Mississippi State House
Mississippi State House
Remove the Confederate Symbol from the Mississippi Flag
At least 581 people have been lynched in the state of Mississippi throughout U.S. history, the vast majority of whom were hung because of one thing: they were black. This history is troubling enough, but it’s even more so when you see Mississippi’s junior Senator, Sen. Cindy Hyde-Smith, making a joke this month at a political fundraiser where she laughs about how if one of her donors invited her, “she’d attend a public hanging.” The comment drew sharp responses from voters on the left and the right, noting that Sen. Hyde-Smith’s opponent is an African American. But Sen. Hyde-Smith has yet to apologize. This kind of language would be unacceptable in so many places around the country. But not yet in Mississippi, my home state, where one of the most violent and destructive symbols in all of American history -- the Confederate emblem -- still adorns our state flag. It’s time to say enough is enough. Join me in calling on Mississippi to remove the Confederate symbol from its state flag. Over the last few years we’ve seen so many communities come to terms with the racist and shameful legacy of the Confederacy, and pull their support of this symbol which for so many people represents the violence and hatred that led to hundreds of “public hangings” all around the South. South Carolina’s government stopped displaying the Confederate symbol; cities around Mississippi, including tourism-friendly places like Biloxi, have also stopped flying our state flag because it bears the Confederate emblem. Even a judge in Mississippi over the last month removed the Mississippi State Flag from his courtroom because he felt the Confederate symbol sent the message that not everyone was welcome or equal in his court. The Confederate symbol in our state flag is a dying, hate-filled relic, and it’s time for a change. Sen. Cindy Hyde-Smith’s comments are appalling and show a complete lack of understanding at the race-based violence so many people in Mississippi have faced for the last 150 years. But her comments are just a symptom of a larger issue in our state that stems directly from the tolerance, acceptance and celebration of the Confederate symbol in our state flag. A symbol that for so many years has been championed by those who want to hurt, minimize, humiliate, and enslave an entire population of people. I'm proud to call Mississippi my home state, but I know that it not only can do better -- it needs to do better. Now is the moment to show Mississippi and the rest of the country that hateful symbols have no place in our politics. Let’s send a message now to Mississippi lawmakers that the historic emblem that normalizes so much violence toward people has no place in our State Flag. Join me in calling on Mississippi lawmakers to remove the Confederate symbol from our flag.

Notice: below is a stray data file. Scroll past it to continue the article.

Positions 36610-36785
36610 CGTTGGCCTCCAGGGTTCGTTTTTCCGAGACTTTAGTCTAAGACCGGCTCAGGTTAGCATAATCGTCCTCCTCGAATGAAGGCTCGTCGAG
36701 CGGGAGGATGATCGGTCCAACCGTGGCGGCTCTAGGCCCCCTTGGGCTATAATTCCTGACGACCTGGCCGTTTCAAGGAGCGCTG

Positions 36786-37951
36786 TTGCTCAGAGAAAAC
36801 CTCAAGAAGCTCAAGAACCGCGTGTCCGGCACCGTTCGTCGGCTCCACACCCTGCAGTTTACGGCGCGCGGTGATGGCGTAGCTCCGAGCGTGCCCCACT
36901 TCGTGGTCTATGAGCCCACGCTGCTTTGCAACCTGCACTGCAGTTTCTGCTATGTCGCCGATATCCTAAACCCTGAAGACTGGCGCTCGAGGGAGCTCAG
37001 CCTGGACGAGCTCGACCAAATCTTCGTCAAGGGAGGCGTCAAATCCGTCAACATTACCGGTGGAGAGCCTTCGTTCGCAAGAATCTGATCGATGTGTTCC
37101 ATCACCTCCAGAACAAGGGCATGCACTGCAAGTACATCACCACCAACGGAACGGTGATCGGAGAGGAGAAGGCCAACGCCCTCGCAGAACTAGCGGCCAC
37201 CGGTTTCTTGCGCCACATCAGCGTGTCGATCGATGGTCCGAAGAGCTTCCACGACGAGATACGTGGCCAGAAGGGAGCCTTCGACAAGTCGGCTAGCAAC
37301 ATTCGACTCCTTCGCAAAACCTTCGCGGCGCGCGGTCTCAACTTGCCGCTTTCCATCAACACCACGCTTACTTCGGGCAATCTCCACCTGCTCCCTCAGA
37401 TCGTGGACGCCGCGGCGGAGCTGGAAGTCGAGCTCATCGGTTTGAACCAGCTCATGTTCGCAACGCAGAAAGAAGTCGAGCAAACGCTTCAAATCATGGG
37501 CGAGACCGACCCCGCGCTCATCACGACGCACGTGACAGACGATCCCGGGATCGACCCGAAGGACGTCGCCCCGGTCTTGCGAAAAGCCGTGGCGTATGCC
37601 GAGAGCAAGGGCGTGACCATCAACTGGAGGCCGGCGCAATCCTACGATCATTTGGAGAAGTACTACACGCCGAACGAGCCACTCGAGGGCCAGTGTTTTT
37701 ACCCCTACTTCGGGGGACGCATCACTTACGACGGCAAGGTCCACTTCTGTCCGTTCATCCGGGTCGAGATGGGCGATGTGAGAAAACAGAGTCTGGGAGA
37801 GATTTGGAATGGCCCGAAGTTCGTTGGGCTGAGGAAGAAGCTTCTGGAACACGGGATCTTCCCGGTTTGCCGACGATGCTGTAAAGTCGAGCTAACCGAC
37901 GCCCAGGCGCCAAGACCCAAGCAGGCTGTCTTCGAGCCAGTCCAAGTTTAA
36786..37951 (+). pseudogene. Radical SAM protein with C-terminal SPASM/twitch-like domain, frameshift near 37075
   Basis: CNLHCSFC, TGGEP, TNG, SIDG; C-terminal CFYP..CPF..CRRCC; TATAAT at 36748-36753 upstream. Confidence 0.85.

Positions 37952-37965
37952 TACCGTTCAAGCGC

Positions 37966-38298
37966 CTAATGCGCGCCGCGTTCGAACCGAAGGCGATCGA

Congress: Let all children of U.S. military service members unite with their families!